Wednesday, June 30, 2010

Stronger than a soaring RMB

There has been much angst in the aftermath of the Chinese announcement of further currency flexibility. Despite the hoopla, the RMB barely budged against the USD in the wake of the news.

The source of friction in Sino-American relations is the US-China trade gap. There are some other adjustments in evidence that could close the gap, notwithstanding any change in exchange rate. Firstly, on the China side, the Chinese minimum wage went up by 20% in early June. In addition, an article in  Bloomberg/Business Week states that American companies are getting better quality local workers at a cheaper price as the discouraged unemployed take a job...any job:

The 6.8 million Americans out of work for 27 weeks or longer -- a record 46 percent of all the unemployed -- are providing U.S. companies with an eager, skilled and cheap labor pool. This is allowing businesses to retool their workforces, boosting efficiency and profits following the deepest recession since the 1930s.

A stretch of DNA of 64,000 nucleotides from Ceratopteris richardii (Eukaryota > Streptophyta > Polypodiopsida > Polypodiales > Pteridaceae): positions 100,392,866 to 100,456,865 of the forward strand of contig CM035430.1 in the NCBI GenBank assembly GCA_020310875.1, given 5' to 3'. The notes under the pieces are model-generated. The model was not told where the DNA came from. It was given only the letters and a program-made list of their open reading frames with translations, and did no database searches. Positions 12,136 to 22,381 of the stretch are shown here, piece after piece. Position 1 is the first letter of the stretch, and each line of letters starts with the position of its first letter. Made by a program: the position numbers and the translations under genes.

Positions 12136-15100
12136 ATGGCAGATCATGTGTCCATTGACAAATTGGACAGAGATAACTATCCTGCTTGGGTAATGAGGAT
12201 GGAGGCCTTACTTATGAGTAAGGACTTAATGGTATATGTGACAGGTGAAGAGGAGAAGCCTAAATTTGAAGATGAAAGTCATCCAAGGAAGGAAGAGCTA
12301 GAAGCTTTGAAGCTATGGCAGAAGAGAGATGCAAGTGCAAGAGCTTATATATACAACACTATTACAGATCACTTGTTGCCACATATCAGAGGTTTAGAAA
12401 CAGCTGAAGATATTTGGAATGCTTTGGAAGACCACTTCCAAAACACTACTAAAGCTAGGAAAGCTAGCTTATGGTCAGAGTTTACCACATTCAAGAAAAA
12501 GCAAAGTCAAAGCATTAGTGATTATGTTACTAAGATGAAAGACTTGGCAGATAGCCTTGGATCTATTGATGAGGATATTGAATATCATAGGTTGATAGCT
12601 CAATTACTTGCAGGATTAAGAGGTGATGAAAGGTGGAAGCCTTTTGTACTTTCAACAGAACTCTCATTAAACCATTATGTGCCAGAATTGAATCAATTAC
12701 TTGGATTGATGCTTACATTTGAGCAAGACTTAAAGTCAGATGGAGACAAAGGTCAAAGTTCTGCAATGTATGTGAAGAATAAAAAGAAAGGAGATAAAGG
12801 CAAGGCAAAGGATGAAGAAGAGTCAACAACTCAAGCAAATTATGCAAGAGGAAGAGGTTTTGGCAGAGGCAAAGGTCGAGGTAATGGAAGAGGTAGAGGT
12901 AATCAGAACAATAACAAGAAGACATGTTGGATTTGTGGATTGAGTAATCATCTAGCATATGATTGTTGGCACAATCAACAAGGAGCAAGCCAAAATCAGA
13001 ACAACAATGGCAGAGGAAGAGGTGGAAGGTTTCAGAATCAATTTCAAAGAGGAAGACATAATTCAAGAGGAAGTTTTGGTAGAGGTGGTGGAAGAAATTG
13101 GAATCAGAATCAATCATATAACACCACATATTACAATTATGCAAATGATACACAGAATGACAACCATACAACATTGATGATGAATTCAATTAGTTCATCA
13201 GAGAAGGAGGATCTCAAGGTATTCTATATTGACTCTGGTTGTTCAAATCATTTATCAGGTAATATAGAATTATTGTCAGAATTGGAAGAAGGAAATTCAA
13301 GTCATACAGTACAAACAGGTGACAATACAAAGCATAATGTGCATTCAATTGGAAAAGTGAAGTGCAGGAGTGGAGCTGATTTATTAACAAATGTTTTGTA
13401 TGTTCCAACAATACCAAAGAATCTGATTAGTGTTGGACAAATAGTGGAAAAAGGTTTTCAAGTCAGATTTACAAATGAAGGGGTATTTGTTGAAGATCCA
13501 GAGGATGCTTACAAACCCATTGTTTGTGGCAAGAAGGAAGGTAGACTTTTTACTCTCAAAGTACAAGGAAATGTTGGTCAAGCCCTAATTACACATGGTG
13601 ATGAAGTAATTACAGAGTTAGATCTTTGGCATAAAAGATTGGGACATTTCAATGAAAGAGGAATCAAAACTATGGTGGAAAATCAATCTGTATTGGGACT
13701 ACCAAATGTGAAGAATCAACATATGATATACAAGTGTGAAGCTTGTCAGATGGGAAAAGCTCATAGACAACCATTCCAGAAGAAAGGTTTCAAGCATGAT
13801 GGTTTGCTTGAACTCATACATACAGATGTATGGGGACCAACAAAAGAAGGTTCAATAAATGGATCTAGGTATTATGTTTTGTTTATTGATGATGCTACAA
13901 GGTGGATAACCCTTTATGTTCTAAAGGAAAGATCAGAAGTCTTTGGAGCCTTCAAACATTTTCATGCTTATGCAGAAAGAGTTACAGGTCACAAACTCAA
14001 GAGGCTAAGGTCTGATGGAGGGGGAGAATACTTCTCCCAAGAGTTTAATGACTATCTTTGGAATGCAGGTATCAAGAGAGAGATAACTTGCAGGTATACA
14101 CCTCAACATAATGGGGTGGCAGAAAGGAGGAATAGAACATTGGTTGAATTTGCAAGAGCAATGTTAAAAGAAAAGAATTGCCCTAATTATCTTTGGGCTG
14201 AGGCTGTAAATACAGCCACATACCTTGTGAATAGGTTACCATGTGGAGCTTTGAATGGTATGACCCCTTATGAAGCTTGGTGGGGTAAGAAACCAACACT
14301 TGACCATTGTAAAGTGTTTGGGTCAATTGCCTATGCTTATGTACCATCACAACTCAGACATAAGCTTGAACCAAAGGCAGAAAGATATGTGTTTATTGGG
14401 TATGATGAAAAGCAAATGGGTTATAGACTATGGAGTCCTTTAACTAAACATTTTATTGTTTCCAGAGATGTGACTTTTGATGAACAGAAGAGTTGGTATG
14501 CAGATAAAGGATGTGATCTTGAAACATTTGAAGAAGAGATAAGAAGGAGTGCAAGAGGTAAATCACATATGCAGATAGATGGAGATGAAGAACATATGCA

Rising wages in China and falling wages in the US makes the Chinese labor arbitrage less compelling. These factors are more powerful than the exchange rate adjustment the American politicians want to beat the Chinese over head about and should serve, in the long run, to alleviate some of the trade tensions.

…until multi-nationals migrate to even lower wage countries like Vietnam.

No comments: